The California Department of Education (CDE) is making this an annual program evaluation using the three-year historical data reported to the CDE to determine the programs' impact on the ability of the participants to:
- Maintain and improve educational achievement and to graduate from high school in the number of years established by the State under either the four-year adjusted cohort graduation rate or the extended year adjusted cohort graduation rate, if applicable;
- Accrue school credits that meet State requirements for grade promotion and high school graduation;
- Make the transition to a regular program or other educational program operated by a LEA or school operated or funded by the Bureau of Indian Education;
- Complete high school (or high school equivalency requirements) and obtain employment after leaving the correctional facility or institution for neglected or delinquent children and youth; and
- As appropriate, to participate in postsecondary education and job training programs.
Evaluations will be sent to the CDE annually for review and evaluate the results of this section and plan to improve, enhance and expand opportunities for the students served in the neglected or delinquent eligible programs, facilities, or institutions. The template can be found on the sample templates and resources tab.
The CDE has designed sample templates that meet the minimum compliance requirements with the following for LEAs and SAs to use or guide them while making their own templates for use of Federal funds with Historical Equipment Inventory, and Year-to-Year Program Evaluation Reports.
- Historical Title I, Part D Inventory Template (XLSX)
This is a template that LEAs and SAs can use to upload for this instrument review item that has all the Federal and State regulations that must be continuously updated and verified for all categorically funded equipment.
- Annual Program Evaluation.
This is a template (XLSX) that LEAs and SAs should use to conduct their Year-to-Year Program Evaluation, using the annual data reported to the CDE on Academic Performance and Outcomes for the students being served with Title I, Part D funds. Due annually on December 15 via email to Sherry D. Davis, Ed.D., Education Programs Consultant at SDavis@cde.ca.gov.
ESSA Title I Part D — Prevention and Intervention Programs for Children and Youth who are Neglected, Delinquent, or At-Risk
The Office of Elementary and Secondary Education Title I, Part D web page.
Federal Non-Regulatory Guidance (DOC)
Guidance from ED that describes the requirements of the Subpart 1 SA and Subpart 2 LEA programs, and the evaluation requirements in Subpart 3. The guidance also provides suggestions for addressing many of these requirements.
The National Evaluation and Technical Assistance Center (NDTAC)
The NDTAC is the national technical assistance provider to States and those who support or provide education to youth who are neglected or delinquent.
What is Title I, Part D?
NDTAC web page explaining what Title I, Part D is.
Use of Funds for Transition Services Guidance. To request a copy of the PDF, email Sherry D. Davis, Ed.D., Education Programs Consultant at SDavis@cde.ca.gov.
Definitions of Title I, Part D Neglected, Delinquent, and At-Risk Programs.
Neglected or Delinquent Program definitions as outlined by ED have recently been updated, and a copy of the PDF can be requested by sending an email to Sherry D. Davis, Ed.D., Education Programs Consultant at SDavis@cde.ca.gov.
Office of Justice Programs (OJJP)
OJJP supports local and state efforts to prevent delinquency and improve the juvenile justice system.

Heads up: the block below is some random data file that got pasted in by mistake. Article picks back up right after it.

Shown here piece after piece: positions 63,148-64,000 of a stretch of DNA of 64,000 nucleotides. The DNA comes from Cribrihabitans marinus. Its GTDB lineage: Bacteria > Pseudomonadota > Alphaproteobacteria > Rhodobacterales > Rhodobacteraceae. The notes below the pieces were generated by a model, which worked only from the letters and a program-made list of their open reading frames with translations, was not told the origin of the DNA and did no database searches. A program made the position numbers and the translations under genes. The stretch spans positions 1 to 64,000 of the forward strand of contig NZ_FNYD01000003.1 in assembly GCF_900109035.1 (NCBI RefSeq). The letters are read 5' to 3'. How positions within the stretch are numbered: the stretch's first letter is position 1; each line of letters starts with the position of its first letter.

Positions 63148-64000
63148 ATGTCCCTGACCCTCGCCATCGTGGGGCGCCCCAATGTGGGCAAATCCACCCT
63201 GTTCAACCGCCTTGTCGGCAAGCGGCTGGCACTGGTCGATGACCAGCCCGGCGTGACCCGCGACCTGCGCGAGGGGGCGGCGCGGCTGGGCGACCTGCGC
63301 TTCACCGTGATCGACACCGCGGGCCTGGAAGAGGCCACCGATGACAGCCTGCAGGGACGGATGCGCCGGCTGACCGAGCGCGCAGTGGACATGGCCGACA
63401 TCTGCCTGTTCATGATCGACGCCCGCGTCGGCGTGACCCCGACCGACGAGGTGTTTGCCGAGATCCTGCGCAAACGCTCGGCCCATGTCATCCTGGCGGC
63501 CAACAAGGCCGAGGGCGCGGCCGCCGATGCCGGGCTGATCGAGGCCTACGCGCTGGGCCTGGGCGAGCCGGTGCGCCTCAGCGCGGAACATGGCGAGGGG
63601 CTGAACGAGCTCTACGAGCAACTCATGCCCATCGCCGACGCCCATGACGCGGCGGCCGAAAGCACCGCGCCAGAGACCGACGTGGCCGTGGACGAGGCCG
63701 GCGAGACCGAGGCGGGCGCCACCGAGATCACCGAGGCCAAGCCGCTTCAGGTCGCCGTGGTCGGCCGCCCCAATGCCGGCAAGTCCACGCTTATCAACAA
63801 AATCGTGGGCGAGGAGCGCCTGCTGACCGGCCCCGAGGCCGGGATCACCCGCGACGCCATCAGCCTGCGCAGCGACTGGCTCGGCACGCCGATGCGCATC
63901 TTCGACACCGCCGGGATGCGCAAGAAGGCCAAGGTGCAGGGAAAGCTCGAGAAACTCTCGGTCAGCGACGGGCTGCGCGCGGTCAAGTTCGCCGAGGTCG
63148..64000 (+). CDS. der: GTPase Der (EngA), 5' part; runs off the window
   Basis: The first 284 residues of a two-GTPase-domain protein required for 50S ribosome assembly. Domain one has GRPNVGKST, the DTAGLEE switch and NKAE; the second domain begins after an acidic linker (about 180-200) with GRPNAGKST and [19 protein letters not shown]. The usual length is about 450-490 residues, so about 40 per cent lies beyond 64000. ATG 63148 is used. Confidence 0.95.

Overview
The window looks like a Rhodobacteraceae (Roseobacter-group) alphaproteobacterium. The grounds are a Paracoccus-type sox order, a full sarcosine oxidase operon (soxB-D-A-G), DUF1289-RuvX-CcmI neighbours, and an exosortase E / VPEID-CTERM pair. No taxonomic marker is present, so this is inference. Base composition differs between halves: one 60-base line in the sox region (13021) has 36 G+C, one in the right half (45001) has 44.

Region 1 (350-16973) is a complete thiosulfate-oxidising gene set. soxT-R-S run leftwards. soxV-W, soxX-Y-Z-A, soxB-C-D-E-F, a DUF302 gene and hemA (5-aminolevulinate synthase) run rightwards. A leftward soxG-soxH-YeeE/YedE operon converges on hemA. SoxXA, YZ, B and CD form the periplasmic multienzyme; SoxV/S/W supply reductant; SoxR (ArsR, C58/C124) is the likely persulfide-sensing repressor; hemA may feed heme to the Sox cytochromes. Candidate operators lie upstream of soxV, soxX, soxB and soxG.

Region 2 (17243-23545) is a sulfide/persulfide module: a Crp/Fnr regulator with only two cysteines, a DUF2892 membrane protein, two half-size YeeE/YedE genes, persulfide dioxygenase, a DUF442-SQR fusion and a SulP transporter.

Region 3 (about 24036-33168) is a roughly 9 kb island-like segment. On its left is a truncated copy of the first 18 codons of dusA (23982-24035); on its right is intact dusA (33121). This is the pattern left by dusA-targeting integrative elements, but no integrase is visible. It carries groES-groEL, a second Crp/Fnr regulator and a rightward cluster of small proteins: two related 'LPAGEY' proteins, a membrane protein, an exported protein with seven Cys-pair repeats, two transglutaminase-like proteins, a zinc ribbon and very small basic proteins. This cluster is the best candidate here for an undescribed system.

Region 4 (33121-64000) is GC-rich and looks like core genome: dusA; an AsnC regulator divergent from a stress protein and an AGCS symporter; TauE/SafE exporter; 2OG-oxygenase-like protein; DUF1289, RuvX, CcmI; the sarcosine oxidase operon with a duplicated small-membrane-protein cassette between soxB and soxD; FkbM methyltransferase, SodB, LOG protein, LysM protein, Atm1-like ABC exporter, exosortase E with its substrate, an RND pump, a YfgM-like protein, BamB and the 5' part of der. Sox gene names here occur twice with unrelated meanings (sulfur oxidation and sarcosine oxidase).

Web page to the Coordinating Council on Juvenile Justice and Delinquency Prevention (The Council). The Council examines how federal juvenile delinquency programs and other federal programs and activities can be coordinated among federal, state, and local governments to better serve at-risk children and juveniles. The Council makes recommendations to the President, and to the Congress, at least annually.
California Board of State and Community Corrections (BSCC)
The BSCC provides services to the county adult and juvenile systems through inspections of county jails and juvenile detention facilities, technical assistance on local issues, promulgation of regulations, training standards for local correctional staff, and the administration of a wide range of public safety, re-entry, violence reduction, and rehabilitative grants to state and local governments and community-based organizations.
California County Superintendent Educational Services Association (CCSESA). CCSESA was formed to promote, influence, and advocate for an educational system that supports all students.
Rising Scholars Network
The California Community Colleges are committed to serving students who have been impacted by the criminal justice system. Colleges supporting these students proudly form the Rising Scholars Network. Students who have experienced the criminal justice system can face significant barriers to academic and career success. The California Community Colleges welcome all students, including those who are incarcerated and those who have experienced incarceration in the past. Colleges with programs for incarcerated and formerly incarcerated students proudly form the Rising Scholars Network.
Juvenile Court, Community, and Alternative School Administrators of California (JCCASAC). JCCASAC is a committee of educational administrators and directors dedicated to preparing students who are enrolled in county alternative education programs to become self-sufficient adults who lead healthy lifestyles, and are competent, caring, and academically prepared for their future.
Technical Assistance and Contacts
Questions about Title I, Part D Subpart 1 and 2 Assistance, Compliance, and Grant Programs:
Sherry D. Davis, Ed.D., Education Programs Consultant, SDavis@cde.ca.gov.
School Fiscal Services (Allocations):
Waqas Sher, WSher@cde.ca.gov.